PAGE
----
Saturday, May 4, 2013

Kierkegaard's Bicentennial OR May the Fifth see you put down Lucas and pick up the great Dane

A friend asked me the other day how best to observe the 200th anniversary of Kierkegaard's birth on May 5, 2013, and my reply was to refer him to the "The Lily of the Field and the Bird of the Air: Three Devotional Discourses." These can be found in Vol. XVIII of Kierkegaard's Writings, entitled Without Authority.

The text (Matthew 6) was a source of endless inspiration for Kierkegaard. So the first series of Christian Discourses, KW, Vol. XVII, is also to be enthusiastically recommended: 

More generally, if you want to know: Will the real Kierkegaard please stand up?  ... the discourses of his second (post-1846) authorship (Upbuilding Discourses in Various Spirits, Works of Love, For Self-Examination, Judge For Yourself, etc.), along with his (also late) higher pseudonymous works (Practice in Christianity, and Sickness Unto Death) are by far his most important works.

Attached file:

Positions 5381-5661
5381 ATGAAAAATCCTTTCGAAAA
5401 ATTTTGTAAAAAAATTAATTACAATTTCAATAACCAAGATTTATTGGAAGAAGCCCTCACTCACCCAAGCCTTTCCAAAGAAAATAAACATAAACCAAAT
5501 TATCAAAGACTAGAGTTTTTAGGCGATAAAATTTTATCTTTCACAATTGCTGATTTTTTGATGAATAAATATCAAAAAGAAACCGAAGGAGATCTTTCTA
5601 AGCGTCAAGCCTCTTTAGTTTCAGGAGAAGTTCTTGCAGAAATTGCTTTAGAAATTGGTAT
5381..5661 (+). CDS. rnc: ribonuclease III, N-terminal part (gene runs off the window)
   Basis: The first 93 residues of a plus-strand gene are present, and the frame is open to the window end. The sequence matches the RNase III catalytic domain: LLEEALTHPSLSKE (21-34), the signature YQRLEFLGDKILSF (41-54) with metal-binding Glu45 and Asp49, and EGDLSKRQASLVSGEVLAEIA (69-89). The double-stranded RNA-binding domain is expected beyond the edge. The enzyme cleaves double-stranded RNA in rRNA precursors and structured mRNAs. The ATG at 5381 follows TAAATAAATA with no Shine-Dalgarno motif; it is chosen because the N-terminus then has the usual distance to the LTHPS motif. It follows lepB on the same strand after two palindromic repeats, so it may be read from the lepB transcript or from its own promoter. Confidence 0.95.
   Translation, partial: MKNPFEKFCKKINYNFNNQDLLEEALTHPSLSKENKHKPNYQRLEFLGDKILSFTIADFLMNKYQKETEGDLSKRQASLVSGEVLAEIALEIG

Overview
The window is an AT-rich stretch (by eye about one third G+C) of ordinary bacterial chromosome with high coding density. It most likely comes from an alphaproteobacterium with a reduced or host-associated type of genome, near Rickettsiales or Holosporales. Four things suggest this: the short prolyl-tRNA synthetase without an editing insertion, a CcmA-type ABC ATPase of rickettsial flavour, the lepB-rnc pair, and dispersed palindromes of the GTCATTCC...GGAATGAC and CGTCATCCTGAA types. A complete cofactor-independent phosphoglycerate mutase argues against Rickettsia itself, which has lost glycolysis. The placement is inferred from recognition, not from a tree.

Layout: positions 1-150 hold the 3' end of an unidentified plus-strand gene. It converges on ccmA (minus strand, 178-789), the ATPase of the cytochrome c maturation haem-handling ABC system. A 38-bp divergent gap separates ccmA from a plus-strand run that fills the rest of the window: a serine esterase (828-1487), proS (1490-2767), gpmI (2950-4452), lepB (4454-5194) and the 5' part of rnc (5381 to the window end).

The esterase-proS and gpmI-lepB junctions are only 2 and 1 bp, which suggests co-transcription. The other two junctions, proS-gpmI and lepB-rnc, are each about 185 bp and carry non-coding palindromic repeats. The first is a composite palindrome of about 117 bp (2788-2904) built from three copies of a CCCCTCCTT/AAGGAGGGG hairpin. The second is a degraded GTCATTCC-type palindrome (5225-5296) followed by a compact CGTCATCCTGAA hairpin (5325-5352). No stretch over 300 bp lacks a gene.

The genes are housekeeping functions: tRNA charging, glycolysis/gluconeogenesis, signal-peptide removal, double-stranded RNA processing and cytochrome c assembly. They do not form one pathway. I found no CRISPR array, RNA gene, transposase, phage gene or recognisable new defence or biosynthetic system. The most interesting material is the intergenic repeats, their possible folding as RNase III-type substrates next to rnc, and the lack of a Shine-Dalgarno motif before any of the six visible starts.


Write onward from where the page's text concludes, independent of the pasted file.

And if you don't believe me, read his autobiographical explanation of his authorial/publication strategy in Point of View, and the highly revealing, if not prophetic, footnote, in which he expresses his (necessarily postponed) desire to write on the distinction between Socrates and Jesus Christ, in The Concept of Irony.


The point is simply, as I argued in my dissertation, don't get bedazzled by the early pseudonymous (primarily Socratic) works that have become for so many readers and for most of Kierkegaard scholarship, a sort of philosophical cul-de-sac. Read instead what he wrote when he resolved to pick up his pen once again in order to try and "win men, if possible," (and women, too, of course — many of his most avid readers were women) to Christian faith.

Meanwhile, in the interest of avoiding a similar beguilement, see Chapter 2 in my Groans of the Spirit (not my dissertation, but consisting of some dissertation outtakes) in which I argue by way of a discussion of Kierkegaard and Gadamer for giving pneumatology the priority over hermeneutics in any discussion of biblical interpretation for preaching.

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